Posted on August 3, 2021

In this blog post, I will attempt to define a mental structure for having the happiest life possible through the maximization of the appreciation of “wonderful moments”. I call this framework “momentry” (pronounced moh-men-tree if you’re curious).

Summary: Appreciating Every Moment in Three Steps

Point 1: Increase the frequency of wonderful moments by putting yourself in the right scenarios.

Point 2: Lower the bar of what you consider to be a wonderful moment.

Point 3: Feel the positive effects from wonderful moments for as long as possible.

Summary: Have as many wonderful moments as possible by really trying to. Then channel the effects of those wonderful moments into subsequent moments to help make those moments more wonderful.

Momentry Origin Story

I was longboarding the lake loop in Neenah and had arrived at a railroad crossing towards the end of my ride. Crossing a railroad on a longboard is bumpy and unpleasant, so I dismounted to walk across. A guy who was pretty obviously learning how to rollerblade rolled down the hill from the opposite direction at a decent speed. I waited for him to cross, not wanting to get in the way, and watched him “roller-stumble” across the tracks. Ultimately, he kept his trajectory and didn’t crash. As he went past me, I saw that he had a wide smile on his face. I said “Nice crossing!” and he replied with something like “Thanks, I know right?”, then continued on his way. As I walked back towards my home, I reflected on the event. It was a totally random, relatively simple, entirely wonderful moment with a stranger; my day was effectively brightened. “What if every moment was that enjoyable?” I asked myself. What would it be like if every moment of your life was happy and wonderful and memorable? How could I engineer my life so that as many moments as possible were as impactful as that one? And thus resulted the momentry hypothesis:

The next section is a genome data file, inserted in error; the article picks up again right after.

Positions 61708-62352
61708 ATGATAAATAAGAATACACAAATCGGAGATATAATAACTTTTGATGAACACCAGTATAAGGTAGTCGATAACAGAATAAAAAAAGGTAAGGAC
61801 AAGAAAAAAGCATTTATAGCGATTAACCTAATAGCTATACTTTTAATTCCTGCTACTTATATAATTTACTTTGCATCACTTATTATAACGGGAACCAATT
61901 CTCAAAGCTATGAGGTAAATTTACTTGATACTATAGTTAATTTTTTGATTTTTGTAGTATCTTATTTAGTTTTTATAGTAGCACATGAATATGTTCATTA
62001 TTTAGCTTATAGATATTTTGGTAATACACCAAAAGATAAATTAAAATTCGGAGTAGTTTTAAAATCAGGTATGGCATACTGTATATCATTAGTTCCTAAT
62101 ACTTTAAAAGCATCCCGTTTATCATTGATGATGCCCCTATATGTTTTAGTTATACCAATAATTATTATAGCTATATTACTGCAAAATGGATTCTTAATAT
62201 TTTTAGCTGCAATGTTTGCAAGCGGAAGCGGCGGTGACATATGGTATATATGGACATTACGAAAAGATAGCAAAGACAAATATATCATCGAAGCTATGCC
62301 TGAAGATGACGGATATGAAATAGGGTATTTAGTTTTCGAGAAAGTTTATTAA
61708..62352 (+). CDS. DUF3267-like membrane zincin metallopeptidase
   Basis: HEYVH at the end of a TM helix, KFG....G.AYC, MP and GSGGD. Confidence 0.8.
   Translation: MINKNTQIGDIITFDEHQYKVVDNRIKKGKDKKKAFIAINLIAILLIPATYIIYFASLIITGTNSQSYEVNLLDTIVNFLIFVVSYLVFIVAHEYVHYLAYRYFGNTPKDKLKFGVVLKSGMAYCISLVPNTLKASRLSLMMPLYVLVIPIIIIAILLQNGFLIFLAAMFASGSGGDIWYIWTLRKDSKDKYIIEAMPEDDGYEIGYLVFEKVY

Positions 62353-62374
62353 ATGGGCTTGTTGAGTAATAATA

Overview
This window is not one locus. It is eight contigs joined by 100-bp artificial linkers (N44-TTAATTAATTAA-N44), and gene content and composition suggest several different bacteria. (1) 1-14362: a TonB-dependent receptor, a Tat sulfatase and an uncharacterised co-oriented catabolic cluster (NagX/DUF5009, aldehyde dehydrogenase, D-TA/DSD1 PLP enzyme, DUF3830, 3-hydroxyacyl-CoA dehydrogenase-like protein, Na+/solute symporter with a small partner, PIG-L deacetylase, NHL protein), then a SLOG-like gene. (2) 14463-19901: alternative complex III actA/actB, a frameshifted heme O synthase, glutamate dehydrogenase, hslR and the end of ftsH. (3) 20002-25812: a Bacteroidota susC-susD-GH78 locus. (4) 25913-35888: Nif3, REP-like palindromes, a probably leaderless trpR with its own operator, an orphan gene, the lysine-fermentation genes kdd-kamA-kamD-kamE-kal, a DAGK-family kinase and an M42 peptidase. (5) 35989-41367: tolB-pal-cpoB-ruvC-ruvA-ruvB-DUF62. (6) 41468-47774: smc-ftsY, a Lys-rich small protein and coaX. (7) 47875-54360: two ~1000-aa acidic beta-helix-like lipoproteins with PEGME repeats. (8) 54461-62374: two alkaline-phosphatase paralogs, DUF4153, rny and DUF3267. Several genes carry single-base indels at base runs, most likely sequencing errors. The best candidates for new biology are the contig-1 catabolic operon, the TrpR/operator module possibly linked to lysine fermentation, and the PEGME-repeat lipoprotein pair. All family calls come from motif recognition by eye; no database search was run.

If you are always happy during every moment for some reason or another, then you will have a pretty good life. We can structure our minds to make this as achievable as possible.

We will need to do some mental engineering. Our goal will be to create a mental framework for approaching, experiencing, and reflecting upon specific moments to maximize their impact on our overall happiness.